Monday, November 28, 2011

U.S. JAMES BOND movie tie-in editions

Okay, here's one I know many have been waiting for -- the U.S. movie tie-in editions and novelizations. It's a Bond literary tradition that goes back to the start of the film series in 1962 that the corresponding Fleming novels would be reissued in new editions that feature the film on the cover in some way. While various publishers took over tie-in duties, I'm treating these as their own "set". They start off straight forward enough, but things start to get tricky as the filmmakers started using short story and original titles. But before I get into the details, here are the paperbacks laid out in all their cinematic splendor.

Signet, who published all the Bond novels in paperback in the U.S., created movie tie-in editions for eight films total. A standout among the Signet tie-in's is You Only Live Twice (1967). For some reason, Signet did not create new cover art with poster imagery, but instead simply added a pink sticker to the cover of their standard paperback edition. Interestingly, you can also find copies of Signet's series Casino Royale with a tie-in sticker, even though they also did a proper tie-in cover with the '67 film.

Bantam, who took over paperback publishing duties from Signet in the '70s, released Diamonds Are Forever (1971) and Live and Let Die (1973) in nice paperback tie-in editions. A hardcover book club edition of Diamonds was also released with this movie cover. Because Signet had retained the rights to the last four Fleming books, they returned to do the official tie-in for The Man With The Golden Gun in 1974 (I believe this cover was the first image I ever saw of the flesh and blood James Bond 007).

Ian Fleming did not want his 10th book, The Spy Who Loved Me, adapted into a film apart from the title, so likewise no tie-in was done. Instead screenwriter Christopher Wood wrote the first "novelization" of a Bond film under the title, James Bond, The Spy Who Loved Me. It was released by one-time Bond publisher Warner Books. The novelization idea appears to have caught on and Wood returned to write a novelization of the next Bond film MOONRAKER (1979). This book was the first to be published by the new Bond publisher, Jove Books, under the title, James Bond and Moonraker.

Tie-in’s returned with 1981's "back to basics" Bond film, For Your Eyes Only. Jove Books released this collection of Fleming short stories as the last book in their paperback series with a banner touting the Roger Moore movie. Marvel also released a mass market paperback of their comic book adaptation. Signet did not do a tie-in for Octopussy (1983), the 13th Bond film. Unsurprisingly, no one went near the legal quagmire that was the unofficial Thunderball remake, Never Say Never Again (1983) with Sean Connery.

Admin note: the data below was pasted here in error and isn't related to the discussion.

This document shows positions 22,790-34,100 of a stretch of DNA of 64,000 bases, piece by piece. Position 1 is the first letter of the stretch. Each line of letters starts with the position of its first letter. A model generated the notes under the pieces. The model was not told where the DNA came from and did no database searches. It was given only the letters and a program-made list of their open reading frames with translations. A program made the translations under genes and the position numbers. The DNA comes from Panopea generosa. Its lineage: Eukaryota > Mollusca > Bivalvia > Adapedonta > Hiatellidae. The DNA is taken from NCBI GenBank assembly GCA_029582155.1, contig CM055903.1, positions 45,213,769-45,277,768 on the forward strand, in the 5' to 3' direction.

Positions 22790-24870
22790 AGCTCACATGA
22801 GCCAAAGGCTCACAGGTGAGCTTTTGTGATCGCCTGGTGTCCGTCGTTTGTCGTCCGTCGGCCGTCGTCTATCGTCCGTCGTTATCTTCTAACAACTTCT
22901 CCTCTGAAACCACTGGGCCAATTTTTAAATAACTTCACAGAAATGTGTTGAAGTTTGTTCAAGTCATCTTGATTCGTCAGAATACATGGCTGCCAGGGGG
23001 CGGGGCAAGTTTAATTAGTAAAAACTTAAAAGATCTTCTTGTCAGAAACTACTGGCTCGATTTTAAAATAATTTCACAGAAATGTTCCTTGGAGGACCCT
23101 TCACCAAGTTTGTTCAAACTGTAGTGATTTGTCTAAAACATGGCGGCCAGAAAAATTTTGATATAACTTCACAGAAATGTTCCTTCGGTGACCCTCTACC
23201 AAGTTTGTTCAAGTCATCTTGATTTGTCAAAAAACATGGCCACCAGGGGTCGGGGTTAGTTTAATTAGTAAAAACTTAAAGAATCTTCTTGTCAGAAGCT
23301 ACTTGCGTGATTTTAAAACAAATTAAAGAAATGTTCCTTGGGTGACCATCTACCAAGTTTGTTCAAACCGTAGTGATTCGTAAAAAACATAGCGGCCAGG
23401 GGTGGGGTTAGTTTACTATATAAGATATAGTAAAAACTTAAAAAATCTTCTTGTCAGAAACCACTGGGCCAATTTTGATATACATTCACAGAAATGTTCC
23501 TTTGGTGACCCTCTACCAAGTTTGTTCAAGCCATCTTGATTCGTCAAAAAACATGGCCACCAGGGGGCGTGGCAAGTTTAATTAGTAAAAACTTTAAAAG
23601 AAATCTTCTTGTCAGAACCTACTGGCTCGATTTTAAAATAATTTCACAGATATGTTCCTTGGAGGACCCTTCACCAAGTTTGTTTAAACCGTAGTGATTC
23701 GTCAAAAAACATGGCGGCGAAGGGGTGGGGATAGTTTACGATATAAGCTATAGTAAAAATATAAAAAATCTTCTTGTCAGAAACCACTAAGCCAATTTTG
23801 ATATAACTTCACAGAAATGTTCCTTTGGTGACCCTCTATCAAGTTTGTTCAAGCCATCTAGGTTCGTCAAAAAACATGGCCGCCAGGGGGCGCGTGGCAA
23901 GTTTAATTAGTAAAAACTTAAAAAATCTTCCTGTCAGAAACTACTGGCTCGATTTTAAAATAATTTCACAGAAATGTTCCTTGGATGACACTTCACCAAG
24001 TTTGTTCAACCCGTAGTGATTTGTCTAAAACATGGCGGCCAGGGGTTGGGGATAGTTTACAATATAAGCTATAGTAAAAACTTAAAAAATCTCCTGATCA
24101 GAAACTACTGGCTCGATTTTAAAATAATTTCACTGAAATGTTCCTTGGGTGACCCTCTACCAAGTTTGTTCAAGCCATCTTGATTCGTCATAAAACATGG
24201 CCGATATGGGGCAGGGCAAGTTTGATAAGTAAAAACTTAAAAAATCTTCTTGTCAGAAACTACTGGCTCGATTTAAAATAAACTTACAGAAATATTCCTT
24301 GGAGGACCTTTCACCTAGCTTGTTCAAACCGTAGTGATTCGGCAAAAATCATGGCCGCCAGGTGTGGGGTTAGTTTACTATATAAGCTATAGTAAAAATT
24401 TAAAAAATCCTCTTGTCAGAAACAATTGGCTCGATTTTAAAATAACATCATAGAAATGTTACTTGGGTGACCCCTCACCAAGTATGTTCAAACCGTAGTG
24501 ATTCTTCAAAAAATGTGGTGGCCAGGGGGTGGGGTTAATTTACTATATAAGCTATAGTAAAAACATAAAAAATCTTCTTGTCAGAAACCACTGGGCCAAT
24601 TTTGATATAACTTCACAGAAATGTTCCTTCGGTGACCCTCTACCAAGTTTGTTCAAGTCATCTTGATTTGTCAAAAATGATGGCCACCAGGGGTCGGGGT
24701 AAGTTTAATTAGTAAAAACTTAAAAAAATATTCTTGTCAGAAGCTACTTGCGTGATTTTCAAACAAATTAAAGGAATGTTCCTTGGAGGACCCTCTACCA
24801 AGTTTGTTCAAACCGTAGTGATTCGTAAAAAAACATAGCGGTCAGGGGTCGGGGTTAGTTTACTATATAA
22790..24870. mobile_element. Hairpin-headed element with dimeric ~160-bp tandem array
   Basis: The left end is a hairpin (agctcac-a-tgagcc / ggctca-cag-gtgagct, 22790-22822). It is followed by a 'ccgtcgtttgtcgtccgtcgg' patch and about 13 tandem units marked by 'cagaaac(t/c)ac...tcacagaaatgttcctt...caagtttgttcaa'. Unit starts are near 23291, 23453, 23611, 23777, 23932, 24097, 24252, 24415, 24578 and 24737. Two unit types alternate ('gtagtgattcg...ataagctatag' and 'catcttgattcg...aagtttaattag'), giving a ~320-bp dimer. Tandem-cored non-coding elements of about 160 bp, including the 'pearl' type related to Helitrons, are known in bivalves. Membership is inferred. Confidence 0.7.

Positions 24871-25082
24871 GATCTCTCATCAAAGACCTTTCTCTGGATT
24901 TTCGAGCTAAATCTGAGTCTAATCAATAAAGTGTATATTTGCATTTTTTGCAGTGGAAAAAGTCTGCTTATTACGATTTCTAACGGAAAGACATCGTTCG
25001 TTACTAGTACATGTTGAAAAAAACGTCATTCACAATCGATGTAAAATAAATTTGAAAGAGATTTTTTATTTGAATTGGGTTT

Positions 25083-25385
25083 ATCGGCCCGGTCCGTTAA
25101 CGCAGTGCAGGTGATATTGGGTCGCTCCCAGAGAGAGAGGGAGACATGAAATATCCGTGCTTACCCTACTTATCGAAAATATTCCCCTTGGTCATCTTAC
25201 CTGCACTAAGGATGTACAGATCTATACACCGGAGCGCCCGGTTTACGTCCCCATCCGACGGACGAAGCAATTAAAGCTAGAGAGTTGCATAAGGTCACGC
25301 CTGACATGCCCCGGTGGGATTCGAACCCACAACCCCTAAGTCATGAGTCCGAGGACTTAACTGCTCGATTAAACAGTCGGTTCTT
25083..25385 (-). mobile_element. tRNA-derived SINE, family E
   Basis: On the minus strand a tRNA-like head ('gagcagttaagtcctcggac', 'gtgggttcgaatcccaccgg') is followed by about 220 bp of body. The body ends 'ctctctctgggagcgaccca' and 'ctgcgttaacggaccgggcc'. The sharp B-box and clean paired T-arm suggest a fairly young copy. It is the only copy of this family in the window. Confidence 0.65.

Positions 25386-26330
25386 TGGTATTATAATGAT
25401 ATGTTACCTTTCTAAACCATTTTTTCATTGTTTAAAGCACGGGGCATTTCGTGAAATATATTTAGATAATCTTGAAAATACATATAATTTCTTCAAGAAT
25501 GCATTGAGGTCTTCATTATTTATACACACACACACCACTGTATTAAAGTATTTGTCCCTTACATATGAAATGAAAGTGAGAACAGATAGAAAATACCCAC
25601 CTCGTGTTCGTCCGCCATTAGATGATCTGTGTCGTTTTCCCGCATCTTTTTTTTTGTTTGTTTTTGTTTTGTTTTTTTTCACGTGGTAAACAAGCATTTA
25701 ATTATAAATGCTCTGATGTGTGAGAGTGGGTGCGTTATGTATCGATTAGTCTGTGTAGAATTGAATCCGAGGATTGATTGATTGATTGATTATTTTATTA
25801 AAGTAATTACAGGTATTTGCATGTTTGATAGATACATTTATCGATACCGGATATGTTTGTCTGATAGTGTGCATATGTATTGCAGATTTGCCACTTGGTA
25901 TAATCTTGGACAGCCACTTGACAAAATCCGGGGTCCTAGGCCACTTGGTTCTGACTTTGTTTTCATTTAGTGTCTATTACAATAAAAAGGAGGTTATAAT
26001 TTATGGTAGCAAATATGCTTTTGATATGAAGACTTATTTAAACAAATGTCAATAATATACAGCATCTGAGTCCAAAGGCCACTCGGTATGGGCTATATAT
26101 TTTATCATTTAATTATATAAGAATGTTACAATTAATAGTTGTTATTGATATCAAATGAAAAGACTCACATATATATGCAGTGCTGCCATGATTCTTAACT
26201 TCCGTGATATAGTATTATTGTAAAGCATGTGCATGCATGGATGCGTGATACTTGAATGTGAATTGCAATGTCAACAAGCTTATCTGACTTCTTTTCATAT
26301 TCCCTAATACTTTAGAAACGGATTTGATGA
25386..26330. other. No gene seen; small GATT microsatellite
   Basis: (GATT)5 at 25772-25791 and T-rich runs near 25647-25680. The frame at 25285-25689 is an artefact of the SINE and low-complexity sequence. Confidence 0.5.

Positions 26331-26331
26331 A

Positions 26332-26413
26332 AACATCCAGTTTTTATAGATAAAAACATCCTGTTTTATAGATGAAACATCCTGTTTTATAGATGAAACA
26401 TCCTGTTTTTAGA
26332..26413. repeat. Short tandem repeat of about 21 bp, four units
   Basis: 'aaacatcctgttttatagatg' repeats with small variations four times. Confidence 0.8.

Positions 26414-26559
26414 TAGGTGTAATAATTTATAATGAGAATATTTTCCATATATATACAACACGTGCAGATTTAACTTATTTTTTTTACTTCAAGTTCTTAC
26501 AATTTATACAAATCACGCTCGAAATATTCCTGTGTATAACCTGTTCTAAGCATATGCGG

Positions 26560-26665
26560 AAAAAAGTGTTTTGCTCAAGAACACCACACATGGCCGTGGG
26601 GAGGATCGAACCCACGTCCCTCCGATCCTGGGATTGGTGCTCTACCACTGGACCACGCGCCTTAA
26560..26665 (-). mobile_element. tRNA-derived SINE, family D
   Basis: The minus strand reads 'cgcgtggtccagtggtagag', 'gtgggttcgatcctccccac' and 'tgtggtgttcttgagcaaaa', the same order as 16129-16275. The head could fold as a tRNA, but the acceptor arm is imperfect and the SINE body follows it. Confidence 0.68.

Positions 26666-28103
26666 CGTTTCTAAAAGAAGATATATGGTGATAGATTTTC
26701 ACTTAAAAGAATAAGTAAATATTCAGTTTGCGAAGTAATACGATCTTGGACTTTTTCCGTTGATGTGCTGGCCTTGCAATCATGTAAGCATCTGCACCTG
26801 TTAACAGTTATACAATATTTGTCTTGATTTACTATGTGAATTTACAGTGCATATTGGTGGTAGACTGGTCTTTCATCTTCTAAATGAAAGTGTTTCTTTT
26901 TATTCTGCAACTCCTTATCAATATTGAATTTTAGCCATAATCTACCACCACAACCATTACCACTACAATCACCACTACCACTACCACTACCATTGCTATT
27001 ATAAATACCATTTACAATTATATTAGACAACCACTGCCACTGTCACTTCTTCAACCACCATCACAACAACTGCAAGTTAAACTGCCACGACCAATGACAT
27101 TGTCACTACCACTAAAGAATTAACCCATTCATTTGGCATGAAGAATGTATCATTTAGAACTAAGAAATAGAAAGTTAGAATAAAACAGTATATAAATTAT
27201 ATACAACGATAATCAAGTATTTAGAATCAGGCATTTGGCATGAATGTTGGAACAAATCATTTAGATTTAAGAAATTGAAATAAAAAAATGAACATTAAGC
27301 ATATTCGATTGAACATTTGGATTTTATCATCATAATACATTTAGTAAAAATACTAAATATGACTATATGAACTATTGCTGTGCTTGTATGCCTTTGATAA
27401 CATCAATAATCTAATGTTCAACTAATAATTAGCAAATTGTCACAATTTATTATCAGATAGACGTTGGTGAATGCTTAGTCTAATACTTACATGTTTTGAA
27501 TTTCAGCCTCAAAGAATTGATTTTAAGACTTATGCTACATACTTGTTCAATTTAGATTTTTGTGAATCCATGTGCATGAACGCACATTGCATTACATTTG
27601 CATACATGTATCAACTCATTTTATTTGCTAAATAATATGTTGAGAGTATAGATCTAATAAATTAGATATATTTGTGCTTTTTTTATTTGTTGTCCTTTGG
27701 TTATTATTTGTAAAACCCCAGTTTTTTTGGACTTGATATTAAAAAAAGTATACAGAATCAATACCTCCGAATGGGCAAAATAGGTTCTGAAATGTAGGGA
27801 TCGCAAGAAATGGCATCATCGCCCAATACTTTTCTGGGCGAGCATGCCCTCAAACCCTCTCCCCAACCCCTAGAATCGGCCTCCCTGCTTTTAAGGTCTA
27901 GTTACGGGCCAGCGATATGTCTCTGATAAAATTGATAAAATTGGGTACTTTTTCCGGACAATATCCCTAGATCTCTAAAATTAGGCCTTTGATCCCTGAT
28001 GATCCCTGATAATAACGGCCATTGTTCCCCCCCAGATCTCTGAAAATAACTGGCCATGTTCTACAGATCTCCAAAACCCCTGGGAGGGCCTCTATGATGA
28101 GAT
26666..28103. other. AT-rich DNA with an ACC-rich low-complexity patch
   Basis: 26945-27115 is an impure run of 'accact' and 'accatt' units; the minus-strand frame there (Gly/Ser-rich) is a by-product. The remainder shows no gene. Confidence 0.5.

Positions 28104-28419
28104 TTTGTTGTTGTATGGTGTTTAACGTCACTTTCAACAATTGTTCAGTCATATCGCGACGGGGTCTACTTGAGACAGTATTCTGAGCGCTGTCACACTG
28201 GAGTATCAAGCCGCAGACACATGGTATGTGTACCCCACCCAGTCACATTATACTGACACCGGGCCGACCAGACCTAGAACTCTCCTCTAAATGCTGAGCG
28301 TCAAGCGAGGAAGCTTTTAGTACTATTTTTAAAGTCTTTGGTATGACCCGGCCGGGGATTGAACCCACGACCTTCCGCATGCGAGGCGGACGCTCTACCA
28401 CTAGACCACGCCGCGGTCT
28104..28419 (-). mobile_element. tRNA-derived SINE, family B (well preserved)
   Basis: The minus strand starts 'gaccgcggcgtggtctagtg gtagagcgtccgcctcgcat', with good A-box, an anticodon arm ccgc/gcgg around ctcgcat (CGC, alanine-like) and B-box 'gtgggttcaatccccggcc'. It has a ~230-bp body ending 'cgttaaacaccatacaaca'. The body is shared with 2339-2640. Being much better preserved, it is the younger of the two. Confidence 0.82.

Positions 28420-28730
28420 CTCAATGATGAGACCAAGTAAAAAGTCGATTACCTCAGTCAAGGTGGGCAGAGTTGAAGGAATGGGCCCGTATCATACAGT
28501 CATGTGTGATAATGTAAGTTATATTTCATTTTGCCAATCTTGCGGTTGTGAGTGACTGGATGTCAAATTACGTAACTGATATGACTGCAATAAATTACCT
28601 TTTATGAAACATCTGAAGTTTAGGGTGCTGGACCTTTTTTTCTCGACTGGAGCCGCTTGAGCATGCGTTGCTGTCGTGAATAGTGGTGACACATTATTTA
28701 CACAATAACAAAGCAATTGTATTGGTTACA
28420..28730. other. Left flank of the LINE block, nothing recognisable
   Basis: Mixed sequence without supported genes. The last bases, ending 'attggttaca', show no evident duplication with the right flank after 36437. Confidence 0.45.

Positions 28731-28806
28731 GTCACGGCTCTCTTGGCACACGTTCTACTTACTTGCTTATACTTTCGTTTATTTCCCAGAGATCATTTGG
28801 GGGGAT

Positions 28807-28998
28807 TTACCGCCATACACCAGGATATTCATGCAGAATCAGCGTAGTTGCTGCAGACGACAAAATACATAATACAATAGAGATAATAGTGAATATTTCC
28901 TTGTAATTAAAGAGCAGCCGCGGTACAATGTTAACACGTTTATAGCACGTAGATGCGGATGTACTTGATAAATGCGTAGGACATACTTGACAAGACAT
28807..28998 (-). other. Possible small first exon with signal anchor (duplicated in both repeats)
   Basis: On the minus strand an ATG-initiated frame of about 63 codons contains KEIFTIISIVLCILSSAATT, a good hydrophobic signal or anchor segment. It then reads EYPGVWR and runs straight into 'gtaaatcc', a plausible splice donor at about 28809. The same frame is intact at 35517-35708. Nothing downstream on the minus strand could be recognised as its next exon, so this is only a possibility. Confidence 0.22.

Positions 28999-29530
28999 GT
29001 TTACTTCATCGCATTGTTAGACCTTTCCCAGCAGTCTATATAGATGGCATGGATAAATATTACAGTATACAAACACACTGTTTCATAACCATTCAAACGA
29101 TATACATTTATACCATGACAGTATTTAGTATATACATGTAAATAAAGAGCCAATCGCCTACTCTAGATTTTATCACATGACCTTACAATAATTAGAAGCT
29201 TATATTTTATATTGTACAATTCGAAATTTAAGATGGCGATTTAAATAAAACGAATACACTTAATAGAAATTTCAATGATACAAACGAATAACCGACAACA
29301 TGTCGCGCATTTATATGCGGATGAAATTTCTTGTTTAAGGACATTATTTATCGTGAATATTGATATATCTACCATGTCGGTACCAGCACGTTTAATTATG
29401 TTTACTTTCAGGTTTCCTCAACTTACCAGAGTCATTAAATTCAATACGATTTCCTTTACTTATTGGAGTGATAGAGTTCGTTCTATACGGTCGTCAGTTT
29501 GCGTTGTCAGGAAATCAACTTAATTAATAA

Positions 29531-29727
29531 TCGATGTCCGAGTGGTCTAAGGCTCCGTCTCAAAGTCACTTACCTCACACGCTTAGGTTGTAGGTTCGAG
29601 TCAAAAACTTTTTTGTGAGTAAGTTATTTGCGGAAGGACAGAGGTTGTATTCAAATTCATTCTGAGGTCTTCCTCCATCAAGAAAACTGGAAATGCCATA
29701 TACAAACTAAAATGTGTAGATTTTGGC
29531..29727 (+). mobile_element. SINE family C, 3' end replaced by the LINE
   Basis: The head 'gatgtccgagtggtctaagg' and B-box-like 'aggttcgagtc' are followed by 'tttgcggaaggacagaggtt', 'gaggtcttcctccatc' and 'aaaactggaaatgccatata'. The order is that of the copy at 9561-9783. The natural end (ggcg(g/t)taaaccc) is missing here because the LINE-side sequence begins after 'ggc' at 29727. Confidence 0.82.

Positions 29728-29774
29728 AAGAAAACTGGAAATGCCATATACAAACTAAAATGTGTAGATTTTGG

New paperback publisher Berkeley would reissue a copy of their colorful For Your Eyes Only series paperback in 1985 with a banner announcing the last Roger Moore Bond film, A View To A Kill -- although some might consider Ballantine's four Fine Your Fate paperbacks as the true tie-ins for that particular film. AVTAK was also novelized, in a fashion, by Judy Alexandrer as The James Bond Storybook of the Movie A View To A Kill (right). The kid friendly book was published by Grosset & Dunlap and the copyrighted page does list Glidrose Publications, so...

When the ball came back to Signet, they again passed on doing any kind of a tie-in for Timothy Dalton's 1987 debut Bond film, The Living Daylights (a title that's part of the Octopussy collection). This is a great shame because a look at a German tie-in edition shows us what could have been.

Novelizations returned with a vengeance for 1989s Licence To Kill (see what I did there?), the first Bond film to carry a non-Fleming title. Official continuation author John Gardner penned the book, which was published by Charter using a combination of movie artwork and the paperback series art that included the somewhat odd cover blurb: "Now a Major Motion Picture" (as if it had ever been anything else?). Licence To Kill would be the only novelization to be published in hardcover in the U.S. Not only is there a hardcover book club edition, but The Mysterious Press in New York published three different hardback editions (four if you include the special 26 "lettered" editions of the maroon cover), although their dust-jacketed edition was created primarily for sale in the UK.

The Mysterious Press Licence To Kill hardcovers

John Gardner came back to novelize Pierce Brosnan’s first Bond film, GoldenEye (1995). Raymond Benson, who took over continuation novel duties in 1997, provided novelizations for Tomorrow Never Dies (1997), The World Is Not Enough (1999), and Die Another Day (2002). All the Brosnan Bond novelizations where published by Boulevard Books.

Daniel Craig's debut Bond film Casino Royale (2006) marked a return to Fleming titles, and also marked the return of the traditional tie-in. Penguin, which had released all the Fleming books as trade editions in 2002 with attractive retro covers, released a new mass market edition of Casino Royale with a cover blurb saying, "Now A Major Motion Picture". For Quantum of Solace (2008), IFP took the unique step of creating a new collection of Ian Fleming short stories under this title. This can be thought of as the ultimate tie-in, although the U.S. edition by Penguin doesn't actually refer to the film at all.

Finally, there are several curious "hybrid" editions that are worth seeking out. As you can see by the photos below, these hybrids features the movie art, but all text referencing the films is stripped away. So far I've seen hybrid editions of Signet's Doctor No, Thunderball, and On Her Majesty’s Secret Service.